Saudi film producer clinches distribution deal with Vox

Updated 08 March 2018

Saudi film producer clinches distribution deal with Vox

LONDON: Saudi Arabian film animation producer Myrkott has signed an exclusive distribution agreement with Dubai-based Vox Cinemas, the largest movie operator in the Middle East.
Vox will distribute the company’s films to all theaters in the Gulf and North Africa.
Myrkott is behind the YouTube animated hit Masameer which has attracted more than 700 million views.
Mohamed Al-Hashemi, country manager in KSA for Majid Al Futtaim Ventures (the leisure and entertainment company that owns and operates Vox) said:
“Myrkott is proof that Saudi creative industries are going to be a powerful player regionally and internationally in the years to come.”
He added: “Vox Cinemas is delighted to provide Myrkott with the regional distribution pedigree that will help their already hugely successful content find new audiences.”
Part of the distribution agreement will include a feature film version of Masameer that has enthralled Middle Eastern audiences.
At the end of last month Vox provided its first screenings to the Kingdom with a program that aimed to raise awareness of Alzheimer’s disease within the Gulf Cooperation Council region.
Vox, with 29 cinema complexes and 294 screens across the Middle East and North Africa, is the region’s largest and most rapidly growing cinema chain.


Oil retreats in face of renewed coronavirus uncertainty

Updated 22 February 2020

Oil retreats in face of renewed coronavirus uncertainty

  • G20 finance leaders to meet in Saudi Arabia at the weekend to discuss risks to the global economy
  • OPEC+ has been withholding supply to support prices and many analysts expect an extension or deepening of the curbs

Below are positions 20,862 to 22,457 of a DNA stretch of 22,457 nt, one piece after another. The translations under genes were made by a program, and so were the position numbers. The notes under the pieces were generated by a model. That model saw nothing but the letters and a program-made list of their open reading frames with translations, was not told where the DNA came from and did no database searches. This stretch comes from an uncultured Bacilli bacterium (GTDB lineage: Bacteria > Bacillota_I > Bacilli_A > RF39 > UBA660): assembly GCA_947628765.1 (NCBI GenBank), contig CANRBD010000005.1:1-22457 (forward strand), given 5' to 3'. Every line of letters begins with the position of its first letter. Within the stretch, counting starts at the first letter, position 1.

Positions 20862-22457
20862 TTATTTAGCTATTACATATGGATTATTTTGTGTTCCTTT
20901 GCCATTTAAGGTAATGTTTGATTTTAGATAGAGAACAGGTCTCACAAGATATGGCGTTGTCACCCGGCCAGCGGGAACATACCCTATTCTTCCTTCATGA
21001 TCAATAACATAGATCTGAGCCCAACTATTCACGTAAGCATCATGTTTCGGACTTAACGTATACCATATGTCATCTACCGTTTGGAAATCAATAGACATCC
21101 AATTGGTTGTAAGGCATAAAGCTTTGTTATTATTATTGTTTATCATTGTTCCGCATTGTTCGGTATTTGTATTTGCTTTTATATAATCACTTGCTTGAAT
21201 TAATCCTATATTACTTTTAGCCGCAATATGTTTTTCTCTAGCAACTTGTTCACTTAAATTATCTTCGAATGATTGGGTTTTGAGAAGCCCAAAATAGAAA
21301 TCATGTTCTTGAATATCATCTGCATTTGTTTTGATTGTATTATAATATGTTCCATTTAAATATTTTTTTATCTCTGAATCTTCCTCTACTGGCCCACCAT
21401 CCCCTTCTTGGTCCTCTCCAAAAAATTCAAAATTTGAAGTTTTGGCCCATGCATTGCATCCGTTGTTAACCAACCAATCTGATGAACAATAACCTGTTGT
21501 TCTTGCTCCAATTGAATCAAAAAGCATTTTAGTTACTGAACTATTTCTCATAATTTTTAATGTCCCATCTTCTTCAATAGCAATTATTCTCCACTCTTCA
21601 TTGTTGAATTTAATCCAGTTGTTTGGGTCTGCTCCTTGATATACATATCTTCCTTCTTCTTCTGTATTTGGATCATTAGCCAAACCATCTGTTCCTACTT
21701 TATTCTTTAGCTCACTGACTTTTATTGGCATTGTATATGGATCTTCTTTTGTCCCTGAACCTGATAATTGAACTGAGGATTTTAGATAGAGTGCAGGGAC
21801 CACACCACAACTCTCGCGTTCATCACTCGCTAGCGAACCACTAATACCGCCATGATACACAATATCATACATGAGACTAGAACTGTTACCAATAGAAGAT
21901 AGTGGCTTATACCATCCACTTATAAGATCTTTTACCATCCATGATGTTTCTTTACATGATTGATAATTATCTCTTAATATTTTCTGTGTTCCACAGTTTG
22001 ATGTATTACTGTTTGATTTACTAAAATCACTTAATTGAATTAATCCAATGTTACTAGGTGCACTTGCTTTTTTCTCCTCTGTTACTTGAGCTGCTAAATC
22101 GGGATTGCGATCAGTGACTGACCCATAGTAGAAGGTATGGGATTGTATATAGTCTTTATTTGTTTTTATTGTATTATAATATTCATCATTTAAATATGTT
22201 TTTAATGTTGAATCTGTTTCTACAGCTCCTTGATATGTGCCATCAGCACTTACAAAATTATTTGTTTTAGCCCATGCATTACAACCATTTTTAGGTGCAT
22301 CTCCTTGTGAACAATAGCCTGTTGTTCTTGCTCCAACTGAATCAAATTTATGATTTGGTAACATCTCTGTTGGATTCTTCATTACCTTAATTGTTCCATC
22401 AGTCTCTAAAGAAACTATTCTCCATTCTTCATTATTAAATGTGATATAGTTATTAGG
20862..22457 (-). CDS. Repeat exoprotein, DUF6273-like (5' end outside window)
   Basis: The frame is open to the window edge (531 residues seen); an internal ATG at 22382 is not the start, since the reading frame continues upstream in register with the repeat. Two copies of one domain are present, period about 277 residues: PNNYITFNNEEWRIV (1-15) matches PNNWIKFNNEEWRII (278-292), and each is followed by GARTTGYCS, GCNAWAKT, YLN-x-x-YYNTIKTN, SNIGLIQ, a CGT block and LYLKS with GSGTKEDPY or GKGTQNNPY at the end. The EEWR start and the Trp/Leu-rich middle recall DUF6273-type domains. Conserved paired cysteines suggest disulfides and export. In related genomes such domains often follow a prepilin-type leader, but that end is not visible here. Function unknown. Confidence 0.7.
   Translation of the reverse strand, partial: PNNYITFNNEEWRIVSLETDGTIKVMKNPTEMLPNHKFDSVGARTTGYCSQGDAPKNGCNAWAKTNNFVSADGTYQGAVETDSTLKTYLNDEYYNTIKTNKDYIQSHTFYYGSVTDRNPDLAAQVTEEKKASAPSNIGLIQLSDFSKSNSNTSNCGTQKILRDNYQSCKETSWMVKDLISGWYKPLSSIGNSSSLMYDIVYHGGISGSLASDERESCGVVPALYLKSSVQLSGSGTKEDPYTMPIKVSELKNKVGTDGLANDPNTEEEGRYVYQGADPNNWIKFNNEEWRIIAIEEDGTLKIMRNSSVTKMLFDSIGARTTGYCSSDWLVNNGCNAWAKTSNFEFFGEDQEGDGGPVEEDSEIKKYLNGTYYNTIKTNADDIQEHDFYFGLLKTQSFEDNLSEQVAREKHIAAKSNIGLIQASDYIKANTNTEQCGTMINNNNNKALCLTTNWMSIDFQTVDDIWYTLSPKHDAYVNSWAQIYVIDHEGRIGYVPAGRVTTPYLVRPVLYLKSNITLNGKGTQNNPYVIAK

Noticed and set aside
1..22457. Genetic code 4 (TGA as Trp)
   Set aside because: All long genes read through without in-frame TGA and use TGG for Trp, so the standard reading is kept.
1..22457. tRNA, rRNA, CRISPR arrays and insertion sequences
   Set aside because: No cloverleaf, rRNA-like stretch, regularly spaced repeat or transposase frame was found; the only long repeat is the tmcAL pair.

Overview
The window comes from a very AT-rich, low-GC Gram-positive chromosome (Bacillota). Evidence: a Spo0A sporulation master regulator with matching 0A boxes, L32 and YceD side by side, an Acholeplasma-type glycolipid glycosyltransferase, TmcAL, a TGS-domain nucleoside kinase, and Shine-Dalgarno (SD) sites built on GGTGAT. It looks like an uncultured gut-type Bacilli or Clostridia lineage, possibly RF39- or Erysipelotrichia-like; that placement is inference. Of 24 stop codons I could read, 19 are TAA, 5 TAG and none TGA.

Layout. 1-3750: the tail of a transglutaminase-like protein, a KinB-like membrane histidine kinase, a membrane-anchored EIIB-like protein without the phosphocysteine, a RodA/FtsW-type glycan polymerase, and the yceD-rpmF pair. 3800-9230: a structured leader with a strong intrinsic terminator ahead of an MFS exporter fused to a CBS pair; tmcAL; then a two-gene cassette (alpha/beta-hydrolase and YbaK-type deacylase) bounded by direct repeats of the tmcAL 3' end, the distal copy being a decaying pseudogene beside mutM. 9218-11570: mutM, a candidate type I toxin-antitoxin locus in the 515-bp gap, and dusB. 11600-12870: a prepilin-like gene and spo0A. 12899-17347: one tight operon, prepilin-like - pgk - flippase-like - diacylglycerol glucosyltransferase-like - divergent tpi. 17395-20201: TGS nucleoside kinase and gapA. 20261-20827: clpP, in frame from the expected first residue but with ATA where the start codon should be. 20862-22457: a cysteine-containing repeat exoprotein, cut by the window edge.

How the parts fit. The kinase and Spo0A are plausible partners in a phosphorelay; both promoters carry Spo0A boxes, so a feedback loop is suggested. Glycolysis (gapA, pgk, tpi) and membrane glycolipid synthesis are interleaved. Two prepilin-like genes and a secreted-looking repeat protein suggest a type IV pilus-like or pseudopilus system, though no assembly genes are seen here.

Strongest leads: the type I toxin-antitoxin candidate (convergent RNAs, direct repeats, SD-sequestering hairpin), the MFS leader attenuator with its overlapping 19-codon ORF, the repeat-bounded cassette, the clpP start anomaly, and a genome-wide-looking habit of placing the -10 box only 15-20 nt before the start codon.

LONDON: Oil prices fell on Friday as weak Asian data and a rise in new coronavirus cases fuelled uncertainty about the economic outlook while leading crude producers appeared to be in no rush to curb output.

Brent crude was down $1.56, or 2.6 percent, at $57.75 in afternoon trade, while U.S. crude dropped $1.25, or 2.3 percent, to $52.63.

"With Brent failing to breach the $60 level on Thursday despite better than expected U.S. oil inventory data, rising market uncertainty is dragging down oil prices on Friday," said UBS analyst Giovanni Staunovo.

"Market participants who benefited from the price rise in recent days might prefer not to go into the weekend with a long position."

 

China reports rise in coronavirus cases.

Japan factory activity shrinks at fastest pace since 2012.

Russia says early OPEC+ meeting no longer makes sense.

Finance leaders from the Group of 20 major economies meet in Saudi Arabia at the weekend to discuss risks to the global economy after new Asian economic and health data kept investors on guard.

Beijing reported an uptick in coronavirus cases on Friday and South Korea reported 100 new cases, doubling its infections. In Japan, meanwhile, more than 80 people have tested positive for the virus.

Factory activity in Japan registered its steepest contraction in seven years in February, hurt by fallout from the outbreak. 

"We still believe that the market is likely to trade lower from current levels, given the scale of the surplus over the first half of this year, and the need for the market to send a signal to OPEC+ that they must take further action at their meeting in early March," said ING analyst Warren Patterson.

Russian Energy Minister Alexander Novak said on Thursday that global oil producers understood it would no longer make sense for the Organization of the Petroleum Exporting Countries and its allies to meet before the planned gathering.

The group, known as OPEC+, has been withholding supply to support prices and many analysts expect an extension or deepening of the curbs.